HTTP vs HTTPS: Understand the differences
HTTP stands for Hypertext Transfer Protocol. It is an application layer protocol governing the flow of information on the World Wide Web. This article will explain the difference between HTTP vs HTTPs. HTTP works on the client-server model. A web browser is the client and makes requests to a web server. Basically, HTTP is a TCP/IP based communication protocol used for encoding and transporting information between client and server. Both HTTP and HTTPS are stateless protocols because it executes each command independently without retaining the information from previous sessions.
What is Cryptography?
Cryptography refers to the process of converting ordinary plain text into a coded form. This is done to protect the information from any kind of theft or alterations. It involves storing and transmitting data in an encrypted form so that it can only be read and processed by the intended persons.
How an HTTPs server works
HTTPS is a secured version of the HTTP protocol. It establishes a secure communication link between the browser and server by encrypting the data. The HTTPS protocol is paired with TLS (transport layer security). It guarantees the data privacy for the end user.
HTTPS server basically works according to the process of handshake for setting up a secure connection.
Whenever your browser connects to HTTPS server, the server acknowledges with its certificate. After this browser carries out a check for verifying the validity of the certificate. The certificate is valid only if:
the owner information matches with the server name that the user requested for.
the certificate is signed by a legitimate certification authority.
If any of these conditions fail, the user receives a warning about the problem.
When HTTPS is used, a series of handshakes take place. Firstly, the initial step involves sending a request to the server for verification. If it is the desired one where information is destined to reach it responds back by sending an acknowledgment message. Thus after verification of authentic destination client sends a hello message. After this information becomes encrypted and is exchanged via the use of encryption keys or ciphers.
The difference between HTTP vs HTTPs
HTTP is a set of protocols governing how any information can be transmitted on the World Wide Web. It defines a set of standard rules for web browsers & servers to communicate. It is an application layer protocol working on TCP/IP. It’s much riskier to intercept data transferred using HTTP rather than HTTPS. It happens because of the lack of data encryption. HTTP server works over port 80.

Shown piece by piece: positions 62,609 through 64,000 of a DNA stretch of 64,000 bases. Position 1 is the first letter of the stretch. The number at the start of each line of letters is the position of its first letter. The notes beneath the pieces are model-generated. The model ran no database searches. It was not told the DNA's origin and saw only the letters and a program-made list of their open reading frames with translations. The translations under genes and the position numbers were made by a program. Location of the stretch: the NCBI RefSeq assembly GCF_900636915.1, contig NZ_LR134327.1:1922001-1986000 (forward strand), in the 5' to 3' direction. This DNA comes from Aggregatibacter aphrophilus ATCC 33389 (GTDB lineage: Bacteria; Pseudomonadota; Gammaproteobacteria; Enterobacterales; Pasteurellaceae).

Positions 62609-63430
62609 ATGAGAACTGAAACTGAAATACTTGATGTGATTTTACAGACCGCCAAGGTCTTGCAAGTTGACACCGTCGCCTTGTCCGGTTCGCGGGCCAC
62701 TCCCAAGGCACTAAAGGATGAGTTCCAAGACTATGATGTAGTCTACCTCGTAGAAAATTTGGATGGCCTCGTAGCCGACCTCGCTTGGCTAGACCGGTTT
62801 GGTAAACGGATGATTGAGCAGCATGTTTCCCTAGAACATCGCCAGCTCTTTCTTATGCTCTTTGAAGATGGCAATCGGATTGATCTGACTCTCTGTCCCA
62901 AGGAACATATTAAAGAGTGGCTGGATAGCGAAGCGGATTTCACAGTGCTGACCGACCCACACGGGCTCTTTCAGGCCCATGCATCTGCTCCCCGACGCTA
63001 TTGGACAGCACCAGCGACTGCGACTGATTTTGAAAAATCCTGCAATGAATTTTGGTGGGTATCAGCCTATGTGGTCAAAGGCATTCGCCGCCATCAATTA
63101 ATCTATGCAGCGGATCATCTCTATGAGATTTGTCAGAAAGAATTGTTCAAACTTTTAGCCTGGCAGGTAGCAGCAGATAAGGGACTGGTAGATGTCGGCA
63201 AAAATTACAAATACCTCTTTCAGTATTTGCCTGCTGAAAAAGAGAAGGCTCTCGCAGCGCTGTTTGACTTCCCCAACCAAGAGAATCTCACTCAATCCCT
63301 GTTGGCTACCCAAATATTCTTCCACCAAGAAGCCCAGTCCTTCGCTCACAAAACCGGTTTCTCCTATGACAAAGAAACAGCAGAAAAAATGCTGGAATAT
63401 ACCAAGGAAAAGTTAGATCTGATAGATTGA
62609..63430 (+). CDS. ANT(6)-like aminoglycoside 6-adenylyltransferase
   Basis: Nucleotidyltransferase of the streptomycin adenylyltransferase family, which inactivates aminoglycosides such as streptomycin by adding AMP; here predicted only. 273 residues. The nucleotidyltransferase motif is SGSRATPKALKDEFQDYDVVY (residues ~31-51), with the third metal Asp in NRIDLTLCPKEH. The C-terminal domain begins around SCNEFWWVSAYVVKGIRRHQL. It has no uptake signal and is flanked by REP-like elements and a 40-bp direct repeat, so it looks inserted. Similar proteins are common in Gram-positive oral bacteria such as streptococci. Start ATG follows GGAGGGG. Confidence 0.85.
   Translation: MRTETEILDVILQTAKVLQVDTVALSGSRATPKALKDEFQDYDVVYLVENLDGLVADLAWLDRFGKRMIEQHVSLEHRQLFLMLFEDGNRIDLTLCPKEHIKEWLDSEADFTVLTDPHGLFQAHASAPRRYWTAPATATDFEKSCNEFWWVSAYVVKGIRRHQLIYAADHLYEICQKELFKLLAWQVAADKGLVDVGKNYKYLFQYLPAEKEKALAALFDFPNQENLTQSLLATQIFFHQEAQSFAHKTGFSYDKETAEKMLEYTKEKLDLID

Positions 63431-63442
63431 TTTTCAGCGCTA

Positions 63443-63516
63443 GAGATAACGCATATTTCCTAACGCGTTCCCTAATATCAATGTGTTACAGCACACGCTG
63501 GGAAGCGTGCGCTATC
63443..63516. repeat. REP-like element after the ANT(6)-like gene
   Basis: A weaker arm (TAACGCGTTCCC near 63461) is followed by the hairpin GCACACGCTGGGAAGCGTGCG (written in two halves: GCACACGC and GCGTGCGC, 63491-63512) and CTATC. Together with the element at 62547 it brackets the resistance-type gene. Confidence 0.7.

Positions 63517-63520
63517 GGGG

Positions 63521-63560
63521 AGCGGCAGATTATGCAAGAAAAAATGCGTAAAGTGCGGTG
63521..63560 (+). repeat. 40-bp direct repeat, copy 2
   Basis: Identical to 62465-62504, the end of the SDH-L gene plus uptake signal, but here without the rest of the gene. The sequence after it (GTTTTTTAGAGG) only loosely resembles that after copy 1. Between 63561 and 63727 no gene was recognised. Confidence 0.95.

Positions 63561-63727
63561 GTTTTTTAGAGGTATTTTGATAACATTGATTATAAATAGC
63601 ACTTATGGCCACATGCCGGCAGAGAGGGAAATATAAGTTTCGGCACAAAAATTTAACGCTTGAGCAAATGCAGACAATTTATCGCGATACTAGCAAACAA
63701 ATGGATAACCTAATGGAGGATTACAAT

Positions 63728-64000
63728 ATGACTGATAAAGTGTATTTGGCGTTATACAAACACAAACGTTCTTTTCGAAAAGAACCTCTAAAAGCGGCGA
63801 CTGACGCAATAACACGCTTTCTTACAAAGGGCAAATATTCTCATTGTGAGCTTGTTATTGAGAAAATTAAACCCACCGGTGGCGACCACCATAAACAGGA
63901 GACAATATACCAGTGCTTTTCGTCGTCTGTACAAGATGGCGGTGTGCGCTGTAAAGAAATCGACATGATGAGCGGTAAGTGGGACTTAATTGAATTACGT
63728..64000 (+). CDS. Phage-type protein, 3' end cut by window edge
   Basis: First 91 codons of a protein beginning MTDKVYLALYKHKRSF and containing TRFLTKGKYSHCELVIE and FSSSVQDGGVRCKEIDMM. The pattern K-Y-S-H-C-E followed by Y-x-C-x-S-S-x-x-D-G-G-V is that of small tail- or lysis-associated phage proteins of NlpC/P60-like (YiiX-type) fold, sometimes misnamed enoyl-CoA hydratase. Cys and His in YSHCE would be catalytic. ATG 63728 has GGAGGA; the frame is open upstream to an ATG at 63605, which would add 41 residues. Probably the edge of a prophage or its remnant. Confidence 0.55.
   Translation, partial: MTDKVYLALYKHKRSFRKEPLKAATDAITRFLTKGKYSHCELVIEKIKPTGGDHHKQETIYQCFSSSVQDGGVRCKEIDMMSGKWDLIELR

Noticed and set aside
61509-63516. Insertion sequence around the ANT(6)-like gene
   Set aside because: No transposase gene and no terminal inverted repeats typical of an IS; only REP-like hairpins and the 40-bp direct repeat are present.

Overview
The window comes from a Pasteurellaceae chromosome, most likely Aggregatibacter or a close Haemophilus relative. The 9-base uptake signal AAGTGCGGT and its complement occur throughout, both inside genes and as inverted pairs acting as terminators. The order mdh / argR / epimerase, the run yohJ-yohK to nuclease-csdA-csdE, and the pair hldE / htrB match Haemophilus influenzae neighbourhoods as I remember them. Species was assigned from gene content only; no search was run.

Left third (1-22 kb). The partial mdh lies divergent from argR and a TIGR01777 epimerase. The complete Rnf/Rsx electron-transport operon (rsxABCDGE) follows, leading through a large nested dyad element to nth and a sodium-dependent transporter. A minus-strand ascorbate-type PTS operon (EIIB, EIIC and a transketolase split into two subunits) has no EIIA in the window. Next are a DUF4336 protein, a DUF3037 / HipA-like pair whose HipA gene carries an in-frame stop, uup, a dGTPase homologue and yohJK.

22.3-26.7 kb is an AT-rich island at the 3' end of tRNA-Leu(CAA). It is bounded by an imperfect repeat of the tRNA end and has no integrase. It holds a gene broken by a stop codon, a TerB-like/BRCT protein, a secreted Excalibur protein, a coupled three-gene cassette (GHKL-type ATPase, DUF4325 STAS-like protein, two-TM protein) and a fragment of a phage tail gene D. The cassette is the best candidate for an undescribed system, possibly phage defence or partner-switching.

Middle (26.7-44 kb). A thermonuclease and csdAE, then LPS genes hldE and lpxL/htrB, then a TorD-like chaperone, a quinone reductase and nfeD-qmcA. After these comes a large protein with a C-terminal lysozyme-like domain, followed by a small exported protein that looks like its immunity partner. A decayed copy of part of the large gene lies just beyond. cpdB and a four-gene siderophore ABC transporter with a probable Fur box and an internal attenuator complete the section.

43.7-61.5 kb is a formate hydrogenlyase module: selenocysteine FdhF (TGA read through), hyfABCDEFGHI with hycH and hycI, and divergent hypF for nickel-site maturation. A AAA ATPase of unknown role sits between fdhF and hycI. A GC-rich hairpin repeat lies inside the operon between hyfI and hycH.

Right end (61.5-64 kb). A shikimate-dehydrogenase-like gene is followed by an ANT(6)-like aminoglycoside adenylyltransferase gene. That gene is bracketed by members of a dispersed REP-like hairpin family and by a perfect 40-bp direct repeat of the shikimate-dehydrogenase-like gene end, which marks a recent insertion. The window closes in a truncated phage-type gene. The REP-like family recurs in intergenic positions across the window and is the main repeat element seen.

Whereas on the other hand its extension and advanced version, HTTPS is fully secure. HTTPS works in conjunction with SSL/TLS protocols, thereby protecting the information from theft or changes. An HTTPS server works over port 443.
What is a SSL certificate ?
SSL (Secure Sockets Layer) certificate, also known as Digital certificate is used for establishing secure and encrypted communication between a website and an internet browser. It works by creating a secure link between a website and a visitor’s browser. A few years ago, SSL certificates were only most common on a few websites. At that time, only sites where users provided personal data, credit card information or private data. Nowadays, the whole internet is changing. Most of the sites now have SSL certificates and works over HTTPS.
HTTPS and SEO on Google
It’s a tendency to have all the internet running over secure servers. Within the Google algorithm update on April 16th of 2017, Google is valuing much more HTTPS sites nowadays. In other words, it’s very difficult to get good rankings with a HTTP website.
In version 68 of Google Chrome, it warns as risky all the non secure websites, and shows a broken lock icon to the customers.
What kinds of cryptographies are available and their differences
Basically, there are two main types of cryptographic algorithms based on the number of keys employed for encryption and decryption. They are
1. The secret key (symmetric cryptography)
2. Public Key (asymmetric cryptography)
Secret key cryptography methods make use of a single key for both encryption and decryption process. The same key is used by the user for encrypting a plain text and sending a ciphertext to the receiver. Thus this key is shared within all the parties involved in the communication. Because of the use of a single key, this process is also referred to as symmetric cryptography.
Symmetric key algorithms are computationally less intensive and are easy to carry out.
Symmetric key algorithms are faster than the asymmetric ones.
This method is best if you use encryption for messages or files which you alone intend to access, thus there is no need to create different keys.
Whereas the Public Key cryptography methods make use of two dissimilar but mathematically related keys. Unlike, to Secret key method, here each key performs a unique function. In this method anyone can encrypt the message but, but only the holder of the paired private key can decrypt it.
This method is more secure than password as anyone trying to access data is required to obtain both the private key and the corresponding passphrase to be regarded as an authentic user.
Provides stronger identity checking through secret private keys.
Provides the facility of non-interactive login.
It solves the problem of distributing the key for encryption. Everyone publishes their public keys and private keys remain hidden.
Allows detection of message alterations by using digital signatures.